NATO forces have already suffered significant losses of men, women and
materiel. Neither NATO, nor the US, UK or other member governments, have
admitted to these losses, other than the single USAF F-117A Stealth
fighter which was shown, crashed and burning inside Serbia.”

“The Chairman of the US Joint Chiefs of Staff had denied, about a month
into the bombing, that the US had suffered the additional losses
reported to Defense & Foreign Affairs.”

“By April 20, 1999, NATO losses stood at approximately the following:
38 fixed-wing combat aircraft;
Six helicopters;
Seven unmanned aerial vehicles (UAVs);
‘Many’ Cruise Missiles (lost to AAA or SAM fire).”

“Several other NATO aircraft were reported down after that date,
including at least one of which there was Serbian television coverage.
The aircraft reportedly include three F-117A Stealth strike aircraft,
including the one already known. One of the remaining two was shot down
in an air-to-air engagement with a Yugoslav Air Force MiG-29 fighter;
the other was lost to AAA (anti-aircraft artillery) or SAM
(surface-to-air missile) fire. Given the recovery by the Yugoslavs of
F-117A technology, and the fact that the type has proven less than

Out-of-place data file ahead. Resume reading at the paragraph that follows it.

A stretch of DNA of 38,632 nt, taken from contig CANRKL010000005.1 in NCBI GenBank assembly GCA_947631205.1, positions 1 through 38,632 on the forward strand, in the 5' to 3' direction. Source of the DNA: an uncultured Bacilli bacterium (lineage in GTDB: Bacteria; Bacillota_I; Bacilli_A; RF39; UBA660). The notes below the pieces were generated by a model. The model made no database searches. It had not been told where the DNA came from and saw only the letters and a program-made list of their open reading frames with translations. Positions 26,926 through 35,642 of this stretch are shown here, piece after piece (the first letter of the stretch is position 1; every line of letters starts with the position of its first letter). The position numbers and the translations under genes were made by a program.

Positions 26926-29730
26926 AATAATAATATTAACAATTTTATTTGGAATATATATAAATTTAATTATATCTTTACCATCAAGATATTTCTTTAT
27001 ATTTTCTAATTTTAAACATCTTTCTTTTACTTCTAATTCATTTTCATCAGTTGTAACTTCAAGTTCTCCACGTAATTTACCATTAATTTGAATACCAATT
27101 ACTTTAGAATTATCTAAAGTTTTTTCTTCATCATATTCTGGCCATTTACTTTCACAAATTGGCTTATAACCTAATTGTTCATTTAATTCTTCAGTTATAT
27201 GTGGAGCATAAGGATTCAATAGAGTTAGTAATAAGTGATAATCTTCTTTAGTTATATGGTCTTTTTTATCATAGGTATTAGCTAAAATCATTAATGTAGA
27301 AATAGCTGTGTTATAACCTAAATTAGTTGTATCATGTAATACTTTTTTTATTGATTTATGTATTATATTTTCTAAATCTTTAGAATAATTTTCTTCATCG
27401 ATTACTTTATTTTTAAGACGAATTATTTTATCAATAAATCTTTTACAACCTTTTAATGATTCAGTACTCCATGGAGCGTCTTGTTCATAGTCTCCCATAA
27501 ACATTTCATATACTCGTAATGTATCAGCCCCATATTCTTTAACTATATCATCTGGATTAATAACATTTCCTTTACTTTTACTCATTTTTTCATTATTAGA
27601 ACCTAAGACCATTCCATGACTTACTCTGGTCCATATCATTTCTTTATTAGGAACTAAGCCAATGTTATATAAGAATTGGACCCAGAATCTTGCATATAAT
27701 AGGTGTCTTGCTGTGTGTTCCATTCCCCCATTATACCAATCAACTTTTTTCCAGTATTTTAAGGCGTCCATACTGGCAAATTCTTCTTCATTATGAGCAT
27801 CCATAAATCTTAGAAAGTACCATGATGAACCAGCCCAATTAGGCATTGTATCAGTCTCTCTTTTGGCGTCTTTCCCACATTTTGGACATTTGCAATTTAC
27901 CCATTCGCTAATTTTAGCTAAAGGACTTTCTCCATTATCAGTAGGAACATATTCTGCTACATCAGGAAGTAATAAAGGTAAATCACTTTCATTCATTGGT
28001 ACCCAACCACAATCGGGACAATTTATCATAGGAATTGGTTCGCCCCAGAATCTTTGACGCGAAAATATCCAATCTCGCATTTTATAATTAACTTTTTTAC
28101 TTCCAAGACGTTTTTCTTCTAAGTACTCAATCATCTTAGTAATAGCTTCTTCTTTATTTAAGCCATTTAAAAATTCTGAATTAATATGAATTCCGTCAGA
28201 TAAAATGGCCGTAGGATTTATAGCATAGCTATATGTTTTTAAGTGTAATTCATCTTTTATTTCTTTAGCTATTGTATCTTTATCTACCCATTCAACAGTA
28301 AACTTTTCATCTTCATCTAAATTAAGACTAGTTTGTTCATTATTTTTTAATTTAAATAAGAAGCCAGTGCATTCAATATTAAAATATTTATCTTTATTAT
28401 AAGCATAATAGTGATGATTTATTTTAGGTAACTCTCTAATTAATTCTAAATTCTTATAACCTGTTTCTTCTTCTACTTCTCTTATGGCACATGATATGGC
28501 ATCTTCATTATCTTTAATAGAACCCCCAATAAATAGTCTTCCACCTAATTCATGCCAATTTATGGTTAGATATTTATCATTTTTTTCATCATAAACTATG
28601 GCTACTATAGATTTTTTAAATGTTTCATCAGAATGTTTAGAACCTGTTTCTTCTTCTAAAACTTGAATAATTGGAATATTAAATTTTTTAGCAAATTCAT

invincible, the mystique of the aircraft - a valuable deterrent tool
until now for the US - has been lost.”

“At least one USAF F-15 Eagle fighter has been lost, with the pilot,
reportedly an African-American major, alive and in custody as a POW.”

“At least one German pilot (some sources say two men, implying perhaps a
Luftwaffe crew from a Tornado) has been captured.”

“There is also a report that at least one US female pilot has been

“In one instance in the first week of the fighting, an aircraft was
downed near Podgorica. A NATO helicopter then picked up the downed
pilot, but the helicopter itself was then shot down, according to a
number of reports.”

“Losses of US and other NATO ground force personnel, inside Serbia, have
also been extensive.”

“A Yugoslav Army unit ambushed a squad climbing a ravine south of
Pristina, killing 20 men. When the black tape was taken from their